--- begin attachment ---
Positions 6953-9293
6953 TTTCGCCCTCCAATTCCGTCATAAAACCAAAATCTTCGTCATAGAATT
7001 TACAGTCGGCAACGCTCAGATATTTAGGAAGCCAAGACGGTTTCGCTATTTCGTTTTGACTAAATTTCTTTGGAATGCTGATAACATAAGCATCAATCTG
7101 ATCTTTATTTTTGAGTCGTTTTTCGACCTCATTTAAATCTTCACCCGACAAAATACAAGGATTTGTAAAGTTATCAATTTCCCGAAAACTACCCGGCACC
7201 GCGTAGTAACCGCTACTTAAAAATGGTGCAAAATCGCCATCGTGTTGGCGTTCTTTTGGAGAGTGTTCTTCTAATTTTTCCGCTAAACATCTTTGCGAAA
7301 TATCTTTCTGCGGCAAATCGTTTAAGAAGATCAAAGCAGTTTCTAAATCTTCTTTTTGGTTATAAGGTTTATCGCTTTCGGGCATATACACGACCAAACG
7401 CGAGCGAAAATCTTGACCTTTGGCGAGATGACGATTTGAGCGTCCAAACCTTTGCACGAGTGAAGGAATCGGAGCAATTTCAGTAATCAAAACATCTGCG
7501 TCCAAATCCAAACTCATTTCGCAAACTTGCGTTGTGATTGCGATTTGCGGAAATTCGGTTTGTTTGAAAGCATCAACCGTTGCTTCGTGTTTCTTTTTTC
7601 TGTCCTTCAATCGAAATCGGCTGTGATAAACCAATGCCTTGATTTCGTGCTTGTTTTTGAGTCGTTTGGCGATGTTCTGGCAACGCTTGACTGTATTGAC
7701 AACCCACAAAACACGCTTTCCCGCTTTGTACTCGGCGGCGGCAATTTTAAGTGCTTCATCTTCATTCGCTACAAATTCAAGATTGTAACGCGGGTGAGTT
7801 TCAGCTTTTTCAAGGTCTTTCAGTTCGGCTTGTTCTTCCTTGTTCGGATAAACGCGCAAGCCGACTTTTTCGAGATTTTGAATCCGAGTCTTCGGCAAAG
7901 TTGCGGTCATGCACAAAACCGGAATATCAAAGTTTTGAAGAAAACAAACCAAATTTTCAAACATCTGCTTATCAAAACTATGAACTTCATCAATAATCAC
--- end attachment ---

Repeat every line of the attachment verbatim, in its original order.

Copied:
Positions 6953-9293
6953 TTTCGCCCTCCAATTCCGTCATAAAACCAAAATCTTCGTCATAGAATT
7001 TACAGTCGGCAACGCTCAGATATTTAGGAAGCCAAGACGGTTTCGCTATTTCGTTTTGACTAAATTTCTTTGGAATGCTGATAACATAAGCATCAATCTG
7101 ATCTTTATTTTTGAGTCGTTTTTCGACCTCATTTAAATCTTCACCCGACAAAATACAAGGATTTGTAAAGTTATCAATTTCCCGAAAACTACCCGGCACC
7201 GCGTAGTAACCGCTACTTAAAAATGGTGCAAAATCGCCATCGTGTTGGCGTTCTTTTGGAGAGTGTTCTTCTAATTTTTCCGCTAAACATCTTTGCGAAA
7301 TATCTTTCTGCGGCAAATCGTTTAAGAAGATCAAAGCAGTTTCTAAATCTTCTTTTTGGTTATAAGGTTTATCGCTTTCGGGCATATACACGACCAAACG
7401 CGAGCGAAAATCTTGACCTTTGGCGAGATGACGATTTGAGCGTCCAAACCTTTGCACGAGTGAAGGAATCGGAGCAATTTCAGTAATCAAAACATCTGCG
7501 TCCAAATCCAAACTCATTTCGCAAACTTGCGTTGTGATTGCGATTTGCGGAAATTCGGTTTGTTTGAAAGCATCAACCGTTGCTTCGTGTTTCTTTTTTC
7601 TGTCCTTCAATCGAAATCGGCTGTGATAAACCAATGCCTTGATTTCGTGCTTGTTTTTGAGTCGTTTGGCGATGTTCTGGCAACGCTTGACTGTATTGAC
7701 AACCCACAAAACACGCTTTCCCGCTTTGTACTCGGCGGCGGCAATTTTAAGTGCTTCATCTTCATTCGCTACAAATTCAAGATTGTAACGCGGGTGAGTT
7801 TCAGCTTTTTCAAGGTCTTTCAGTTCGGCTTGTTCTTCCTTGTTCGGATAAACGCGCAAGCCGACTTTTTCGAGATTTTGAATCCGAGTCTTCGGCAAAG
7901 TTGCGGTCATGCACAAAACCGGAATATCAAAGTTTTGAAGAAAACAAACCAAATTTTCAAACATCTGCTTATCAAAACTATGAACTTCATCAATAATCAC